Titanic Thomas became Titanic Thompson after he had gravitated to New York and a newspaper there got his last name wrong. Titanic never asked for a correction.
     Titanic always referred to the bets he made as "propositions." He didn't win them all, but he won more than his fair share. What he could never beat was Minnesota Fats at a pool table and the horses. He lost millions at the track.
     Titanic once found himself with $960,000 in cash after a marathon poker game in San Francisco.
     Not wanting to hang around, Titanic put the cash in a shoebox and headed for the East Coast. By the time he hit Saratoga in upstate New York, he had donated much of his winnings to cashiers behind the betting windows across the country. What was left was lost in a failed attempt to fix a race.
     Titanic's worst day at trying to fix a race came at a track in Tijuana, when he decided to bet $150,000 on an 8-to-1 long shot. To ensure victory, he paid off every jockey in the race. As added insurance, he told the jockeys that he had stationed a sharpshooter with a scope on his rifle on top of the grandstand. The gunman's instructions were simple. Shoot any horse and jockey that crossed the finish line before Titanic's horse, Nellie A.
     Nellie A was 150 yards ahead of the pack when she fell and broke her leg down the stretch.
     Left on the track were seven jockeys desperately trying to hold their horses back.
     Titanic had better fortune hustling horseshoes. He once challenged the world champion. But instead of the regulation 40-foot long court, Titanic set up a court 41-feet long. That, of course, was after he spent months practicing at that distance. Titanic beat him out of $2,000.
     "I think I could have beaten him anyway," Titanic told Sports Illustrated. "But why take the chance?"
     Which is exactly the philosophy he used in betting Al Capone $500 he could throw an orange onto the roof of a five-story building. At the last minute, unbeknownst to Capone, Titanic substituted a lemon, which was smaller, harder and easier to throw. Capone happily paid off, after marveling at Titanic's arm. It may be left to the imagination whether Titanic would have looked more like a squashed orange or lemon had Capone learned of his treachery.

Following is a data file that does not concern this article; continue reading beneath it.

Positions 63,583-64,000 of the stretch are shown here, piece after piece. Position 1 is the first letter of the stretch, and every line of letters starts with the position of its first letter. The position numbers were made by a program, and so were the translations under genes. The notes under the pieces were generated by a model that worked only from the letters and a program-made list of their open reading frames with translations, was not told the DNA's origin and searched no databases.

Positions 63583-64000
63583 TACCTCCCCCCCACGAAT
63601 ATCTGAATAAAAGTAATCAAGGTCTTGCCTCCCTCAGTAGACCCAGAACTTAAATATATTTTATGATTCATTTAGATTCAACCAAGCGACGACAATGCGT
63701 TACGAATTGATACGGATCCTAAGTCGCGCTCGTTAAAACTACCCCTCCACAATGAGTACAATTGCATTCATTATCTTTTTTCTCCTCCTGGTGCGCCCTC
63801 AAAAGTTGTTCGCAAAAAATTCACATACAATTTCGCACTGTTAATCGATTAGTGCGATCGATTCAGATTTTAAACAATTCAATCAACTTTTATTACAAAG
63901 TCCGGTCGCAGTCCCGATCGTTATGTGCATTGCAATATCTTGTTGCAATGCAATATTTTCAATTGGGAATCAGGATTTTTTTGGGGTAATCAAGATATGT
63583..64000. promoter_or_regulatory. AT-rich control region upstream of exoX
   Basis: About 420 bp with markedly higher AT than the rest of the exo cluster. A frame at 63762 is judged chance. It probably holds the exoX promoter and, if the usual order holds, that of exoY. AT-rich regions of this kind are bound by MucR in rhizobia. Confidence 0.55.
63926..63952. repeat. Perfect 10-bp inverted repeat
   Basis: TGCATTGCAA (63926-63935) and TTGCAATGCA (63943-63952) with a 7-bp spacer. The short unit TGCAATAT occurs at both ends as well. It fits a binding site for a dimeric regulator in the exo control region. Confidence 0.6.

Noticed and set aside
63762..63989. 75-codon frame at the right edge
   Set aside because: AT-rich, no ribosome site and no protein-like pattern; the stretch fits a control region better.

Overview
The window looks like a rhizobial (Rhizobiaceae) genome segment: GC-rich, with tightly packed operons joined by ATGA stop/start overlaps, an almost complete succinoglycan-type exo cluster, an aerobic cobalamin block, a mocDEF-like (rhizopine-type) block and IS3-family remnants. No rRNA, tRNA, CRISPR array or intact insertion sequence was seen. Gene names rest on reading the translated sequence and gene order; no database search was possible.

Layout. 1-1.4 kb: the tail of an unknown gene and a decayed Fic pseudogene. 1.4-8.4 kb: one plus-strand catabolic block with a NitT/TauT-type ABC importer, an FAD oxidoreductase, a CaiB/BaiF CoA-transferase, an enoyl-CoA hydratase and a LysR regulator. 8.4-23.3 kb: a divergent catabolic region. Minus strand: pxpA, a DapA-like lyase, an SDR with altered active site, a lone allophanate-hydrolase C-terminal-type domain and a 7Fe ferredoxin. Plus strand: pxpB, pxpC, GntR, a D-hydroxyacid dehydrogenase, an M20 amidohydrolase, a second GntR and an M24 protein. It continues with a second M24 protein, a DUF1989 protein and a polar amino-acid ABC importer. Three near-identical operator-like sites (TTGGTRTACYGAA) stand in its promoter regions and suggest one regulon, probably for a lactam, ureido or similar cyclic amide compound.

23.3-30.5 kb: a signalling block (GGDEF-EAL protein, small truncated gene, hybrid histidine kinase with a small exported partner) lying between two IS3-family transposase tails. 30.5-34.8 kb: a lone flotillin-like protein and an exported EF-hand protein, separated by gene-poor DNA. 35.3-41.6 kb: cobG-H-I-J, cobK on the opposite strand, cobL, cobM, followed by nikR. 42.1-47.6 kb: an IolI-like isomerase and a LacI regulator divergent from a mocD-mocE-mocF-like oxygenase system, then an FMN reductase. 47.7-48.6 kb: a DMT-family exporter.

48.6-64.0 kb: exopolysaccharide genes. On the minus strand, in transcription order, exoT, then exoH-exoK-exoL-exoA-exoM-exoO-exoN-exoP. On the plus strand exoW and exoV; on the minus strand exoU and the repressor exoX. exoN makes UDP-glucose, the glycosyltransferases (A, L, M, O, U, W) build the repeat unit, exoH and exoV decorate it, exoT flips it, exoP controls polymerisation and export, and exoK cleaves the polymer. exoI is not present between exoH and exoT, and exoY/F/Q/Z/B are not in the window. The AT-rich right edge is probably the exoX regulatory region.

A violent sport
     Titanic Thompson never spent a day in jail for any of the five men he shot dead.
     He did, however, for a sixth killing that holds the most historical significance.
     Titanic was in the New York hotel room in 1929 when Arnold Rothstein, father of the Black Sox World Series scandal a decade earlier, was shot over a poker debt. Titanic was taken into custody as a prime suspect and released only after agreeing to testify against a third man in the room.
     On the witness stand, however, Titanic, who in a matter of seconds could remember the placement of every card in a deck, suffered a memory loss of extraordinary proportions. The defendant was ultimately freed.
     To the very end, Titanic swore no involvement in the murder.
     "Why would I shoot a man who owed me $250,000," Titanic would say, trying to appeal to logic whenever the subject of the still-unsolved crime was broached. "You can't collect from a dead man."
     Maybe so, but golf commentator Gary McCord, who has spent almost 20 years researching Titanic and is involved with a movie script about him, says he has uncovered strong evidence that Rothstein was indeed victim No. 6.
     "It's a story that will be told someday," says McCord, who is partnered in the movie project with among others, Ron Shelton, who co-wrote and directed Tin Cup.
     Titanic's skill with a deck and a golf club may have been surpassed only by his way with women. He married five times, but never to a woman past her 20th birthday. One of his ex-wives later married the gangster Pretty Boy Floyd. Tommy Thomas' mother was 14 on her wedding day.